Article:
Hormones that are passed down from the mother into the egg affect offspring growth, behavior, and social interactions. These nongenetic contributions by the mother are known as maternal effects. In the American coot, two levels of androgen and testosterone variation have been discovered—within-clutch and among-clutch variation. Within the same clutch, eggs laid earlier in the sequence have higher testosterone levels than eggs laid later in the sequence. Females that lay three clutches deposit more androgens into their yolks than females who lay only one or two clutches.
The American coot has a mixed reproductive strategy, and conspecific brood parasitism is a common alternative reproductive method. In one 4-year study, researchers found that 40% of nests were parasitized, and that 13% of all eggs were laid by females in nests that were not their own. Increasing reproductive success under social and ecological constraints is the primary reason for brood parasitism. Floater females without territories or nests use brood parasitism as their primary method of reproduction, if they breed at all. Other females may engage in brood parasitism if their partially complete clutches are destroyed. Conspecific brood parasitic behavior is most common among females trying to increase their total number of offspring. Food supply is the limiting factor to chick survival and starvation is the most common cause of chick morbidity. Parasitic females bypass the parental care constraint of feeding by laying additional parasitic eggs in addition to their normal nest.
When a parasitic female lays her egg in a host female’s nest, the host female experiences a deposition rate of two eggs per day. Host females may recognize parasitic eggs when the egg deposition pattern deviates from the traditional one egg per day pattern. The occurrence of brood parasitism may be influenced by the body size of the potential parasitic female relative to the potential host female. Parasitic females are generally larger than their host counterparts, but on average, there is no size difference between the parasite and the host.
The American coot, unlike other parasitized species, has the ability to recognize and reject conspecific parasitic chicks from their brood. Parents aggressively reject parasite chicks by pecking them vigorously, drowning them, preventing them from entering the nest, etc. They learn to recognize their own chicks by imprinting on cues from the first chick that hatches. The first-hatched chick is a reference to which parents discriminate between later-hatched chicks. Chicks that do not match the imprinted cues are then recognized as parasite chicks and are rejected.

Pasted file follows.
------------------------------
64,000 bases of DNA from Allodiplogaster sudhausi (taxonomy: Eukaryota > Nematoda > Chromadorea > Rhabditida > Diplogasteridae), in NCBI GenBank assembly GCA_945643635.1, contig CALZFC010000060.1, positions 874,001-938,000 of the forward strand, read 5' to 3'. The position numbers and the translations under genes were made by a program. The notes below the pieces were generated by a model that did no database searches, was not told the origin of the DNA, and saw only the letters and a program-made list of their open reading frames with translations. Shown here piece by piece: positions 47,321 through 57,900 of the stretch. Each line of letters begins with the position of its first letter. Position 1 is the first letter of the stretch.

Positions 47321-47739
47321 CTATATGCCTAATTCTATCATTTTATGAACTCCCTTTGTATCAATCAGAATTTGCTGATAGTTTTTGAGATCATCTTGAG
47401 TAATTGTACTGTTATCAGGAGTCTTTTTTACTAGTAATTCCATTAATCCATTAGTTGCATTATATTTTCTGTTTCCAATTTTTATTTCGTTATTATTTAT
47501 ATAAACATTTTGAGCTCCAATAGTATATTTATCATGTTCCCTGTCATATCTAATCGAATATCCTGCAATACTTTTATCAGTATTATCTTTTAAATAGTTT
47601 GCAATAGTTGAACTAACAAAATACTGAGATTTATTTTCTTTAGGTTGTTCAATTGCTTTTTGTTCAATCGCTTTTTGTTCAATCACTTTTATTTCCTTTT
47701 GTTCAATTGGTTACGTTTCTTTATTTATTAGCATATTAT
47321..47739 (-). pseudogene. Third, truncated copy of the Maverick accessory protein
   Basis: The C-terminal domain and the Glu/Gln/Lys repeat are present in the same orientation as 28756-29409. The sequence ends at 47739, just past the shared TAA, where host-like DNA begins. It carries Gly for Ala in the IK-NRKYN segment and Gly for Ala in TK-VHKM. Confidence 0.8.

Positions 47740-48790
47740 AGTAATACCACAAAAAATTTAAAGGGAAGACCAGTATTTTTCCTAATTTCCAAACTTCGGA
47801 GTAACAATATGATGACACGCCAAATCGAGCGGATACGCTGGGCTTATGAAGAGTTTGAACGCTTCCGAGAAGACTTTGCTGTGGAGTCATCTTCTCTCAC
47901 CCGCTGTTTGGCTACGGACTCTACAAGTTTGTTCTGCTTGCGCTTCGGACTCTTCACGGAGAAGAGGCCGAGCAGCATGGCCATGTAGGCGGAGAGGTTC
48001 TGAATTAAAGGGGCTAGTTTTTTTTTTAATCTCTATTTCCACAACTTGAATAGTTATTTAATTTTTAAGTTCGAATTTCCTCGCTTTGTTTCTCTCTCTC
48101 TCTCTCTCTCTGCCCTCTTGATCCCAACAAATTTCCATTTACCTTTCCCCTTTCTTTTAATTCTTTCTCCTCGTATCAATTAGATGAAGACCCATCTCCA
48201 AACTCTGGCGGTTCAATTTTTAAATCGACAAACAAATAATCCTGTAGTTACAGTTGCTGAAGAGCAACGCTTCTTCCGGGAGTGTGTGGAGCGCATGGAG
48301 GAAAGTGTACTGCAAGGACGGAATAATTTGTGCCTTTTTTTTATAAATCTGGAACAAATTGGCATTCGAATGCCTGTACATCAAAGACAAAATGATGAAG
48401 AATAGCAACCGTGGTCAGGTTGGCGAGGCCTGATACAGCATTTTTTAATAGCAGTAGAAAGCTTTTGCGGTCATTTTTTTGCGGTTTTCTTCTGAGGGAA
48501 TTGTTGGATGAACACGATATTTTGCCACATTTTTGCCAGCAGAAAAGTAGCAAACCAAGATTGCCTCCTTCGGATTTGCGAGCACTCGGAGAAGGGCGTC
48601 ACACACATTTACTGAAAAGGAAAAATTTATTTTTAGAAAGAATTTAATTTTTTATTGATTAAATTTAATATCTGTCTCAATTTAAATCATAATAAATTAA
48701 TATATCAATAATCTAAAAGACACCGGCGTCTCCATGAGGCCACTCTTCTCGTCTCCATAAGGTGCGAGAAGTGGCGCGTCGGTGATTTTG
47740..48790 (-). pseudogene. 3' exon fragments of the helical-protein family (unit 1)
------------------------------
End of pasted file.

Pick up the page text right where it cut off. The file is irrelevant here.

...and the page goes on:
Chick recognition reduces the costs associated with parasitism, and coots are one of only three bird species in which this behavior has evolved. This is because hatching order is predictable in parasitized coots—host eggs will reliably hatch before parasite eggs. In other species where hatching order is not as reliable, there is a risk of misimprinting on a parasite chick first and then rejecting their own chicks. In these species, the cost of accidentally misimprinting is greater than the benefits of rejecting parasite chicks.
The first evidence for parental selection of exaggerated, ornamental traits in offspring was found in American coots. Black American coot chicks have conspicuously orange-tipped ornamental plumes covering the front half of their body that are known as “chick ornaments” that eventually get bleached out after six days. This brightly colored, exaggerated trait makes coot chicks more susceptible to predation and does not aid in thermoregulation, but remains selected for by parental choice. These plumes are not necessary for chick viability, but increased chick ornamentation increases the likelihood that a chick will be chosen as a favorite by the parents. Experimental manipulation of chick ornamentation by clipping the bright plumes has shown that parents prefer ornamented chicks over non-ornamented ones.
The American coot is fairly aggressive in defense of its eggs and, in combination with their protected nesting habitat, undoubtedly helps reduce losses of eggs and young to all but the most determined and effective predators. American crows, black-billed magpies and Forster's tern can sometime take eggs. Mammalian predators (including red foxes, coyotes, skunks and raccoons) are even less likely to predate coot nests, though nests are regularly destroyed in usurpation by muskrats. Conversely, the bold behavior of immature and adult coots leads to them falling prey with relative regularity once out of the breeding season. Regular, non-nesting-season predators include great horned owls, northern harriers, bald eagles, golden eagles, American alligators, bobcats, great black-backed and California gulls. In fact, coots may locally comprise more than 80% of the bald eagle diet.
On the Louisiana coast, the Cajun word for coot is pouldeau, from French for "coot", poule d'eau – literally "water hen". Coot can be used for cooking; it is somewhat popular in Cajun cuisine, for instance as an ingredient for gumbos cooked at home by duck hunters.
Conservation and threatsEdit
The American coot is listed under "least concern" by the IUCN Red List of Endangered Species. They are common and widespread, and are sometimes even considered a pest. They are rarely the targets of hunters since their meat is not considered to be as good as that of ducks; although some are shot for sport, particularly in the southeastern United States. Because they are found in wetlands, scientists use them to monitor toxin levels and pollution problems in these environments.